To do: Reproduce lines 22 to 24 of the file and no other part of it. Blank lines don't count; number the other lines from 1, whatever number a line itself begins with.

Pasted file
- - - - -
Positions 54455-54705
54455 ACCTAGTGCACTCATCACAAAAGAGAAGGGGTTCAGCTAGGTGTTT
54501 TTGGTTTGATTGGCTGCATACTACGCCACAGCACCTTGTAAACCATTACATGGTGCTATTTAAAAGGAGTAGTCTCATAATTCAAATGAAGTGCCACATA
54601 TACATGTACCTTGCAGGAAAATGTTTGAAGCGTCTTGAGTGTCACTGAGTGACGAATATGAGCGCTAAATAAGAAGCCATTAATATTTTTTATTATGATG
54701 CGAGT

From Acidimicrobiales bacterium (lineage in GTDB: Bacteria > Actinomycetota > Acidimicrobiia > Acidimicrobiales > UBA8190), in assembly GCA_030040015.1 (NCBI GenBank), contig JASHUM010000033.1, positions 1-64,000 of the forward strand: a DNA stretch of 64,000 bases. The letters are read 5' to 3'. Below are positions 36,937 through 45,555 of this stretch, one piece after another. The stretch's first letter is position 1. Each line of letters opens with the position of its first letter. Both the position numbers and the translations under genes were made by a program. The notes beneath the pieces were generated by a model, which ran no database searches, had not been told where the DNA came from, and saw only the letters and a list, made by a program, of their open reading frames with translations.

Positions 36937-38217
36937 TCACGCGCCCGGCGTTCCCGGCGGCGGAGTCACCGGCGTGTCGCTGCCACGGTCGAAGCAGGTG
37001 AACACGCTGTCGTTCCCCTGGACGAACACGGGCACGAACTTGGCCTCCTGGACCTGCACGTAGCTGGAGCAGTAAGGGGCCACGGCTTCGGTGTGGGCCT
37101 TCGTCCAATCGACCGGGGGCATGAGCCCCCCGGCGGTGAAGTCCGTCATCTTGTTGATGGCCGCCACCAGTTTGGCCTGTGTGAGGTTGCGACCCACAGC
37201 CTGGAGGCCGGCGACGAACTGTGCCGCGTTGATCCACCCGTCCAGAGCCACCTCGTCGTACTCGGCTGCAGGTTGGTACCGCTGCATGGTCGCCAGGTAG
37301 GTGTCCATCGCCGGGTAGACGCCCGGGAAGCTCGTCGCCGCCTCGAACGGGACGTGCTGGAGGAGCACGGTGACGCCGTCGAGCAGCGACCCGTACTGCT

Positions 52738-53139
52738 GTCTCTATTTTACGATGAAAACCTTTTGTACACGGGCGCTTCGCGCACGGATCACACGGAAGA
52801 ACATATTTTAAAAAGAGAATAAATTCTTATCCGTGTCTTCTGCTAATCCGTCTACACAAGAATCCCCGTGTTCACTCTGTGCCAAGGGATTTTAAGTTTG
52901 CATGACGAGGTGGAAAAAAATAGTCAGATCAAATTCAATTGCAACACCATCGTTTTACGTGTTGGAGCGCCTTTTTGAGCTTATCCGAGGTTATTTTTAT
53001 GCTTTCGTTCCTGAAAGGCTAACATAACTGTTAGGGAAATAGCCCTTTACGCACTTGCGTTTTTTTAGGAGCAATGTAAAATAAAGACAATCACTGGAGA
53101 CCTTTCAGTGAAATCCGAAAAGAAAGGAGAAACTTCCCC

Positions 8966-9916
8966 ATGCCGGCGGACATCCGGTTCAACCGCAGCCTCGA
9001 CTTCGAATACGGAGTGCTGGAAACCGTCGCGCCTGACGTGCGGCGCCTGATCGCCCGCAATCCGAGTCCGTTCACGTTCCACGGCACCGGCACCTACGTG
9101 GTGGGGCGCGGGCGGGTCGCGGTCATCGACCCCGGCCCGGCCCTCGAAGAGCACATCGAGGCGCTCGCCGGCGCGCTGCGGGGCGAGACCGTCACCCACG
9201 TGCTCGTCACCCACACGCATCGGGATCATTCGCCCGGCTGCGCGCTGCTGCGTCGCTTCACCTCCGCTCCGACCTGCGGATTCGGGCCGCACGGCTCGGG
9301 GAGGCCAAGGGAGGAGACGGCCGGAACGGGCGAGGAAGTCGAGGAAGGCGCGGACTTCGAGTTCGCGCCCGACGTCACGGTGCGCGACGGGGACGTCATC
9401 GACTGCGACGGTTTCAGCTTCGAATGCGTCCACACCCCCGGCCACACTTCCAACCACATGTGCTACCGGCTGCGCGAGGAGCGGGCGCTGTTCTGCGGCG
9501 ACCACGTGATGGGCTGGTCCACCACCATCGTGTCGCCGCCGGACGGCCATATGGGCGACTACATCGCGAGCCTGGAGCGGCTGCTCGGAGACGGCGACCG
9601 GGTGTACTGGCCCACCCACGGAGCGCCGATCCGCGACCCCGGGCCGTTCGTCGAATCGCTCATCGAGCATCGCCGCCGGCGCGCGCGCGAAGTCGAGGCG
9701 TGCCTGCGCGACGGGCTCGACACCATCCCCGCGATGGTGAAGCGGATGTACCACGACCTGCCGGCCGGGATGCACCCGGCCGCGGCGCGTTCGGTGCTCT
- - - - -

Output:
9101 GTGGGGCGCGGGCGGGTCGCGGTCATCGACCCCGGCCCGGCCCTCGAAGAGCACATCGAGGCGCTCGCCGGCGCGCTGCGGGGCGAGACCGTCACCCACG
9201 TGCTCGTCACCCACACGCATCGGGATCATTCGCCCGGCTGCGCGCTGCTGCGTCGCTTCACCTCCGCTCCGACCTGCGGATTCGGGCCGCACGGCTCGGG
9301 GAGGCCAAGGGAGGAGACGGCCGGAACGGGCGAGGAAGTCGAGGAAGGCGCGGACTTCGAGTTCGCGCCCGACGTCACGGTGCGCGACGGGGACGTCATC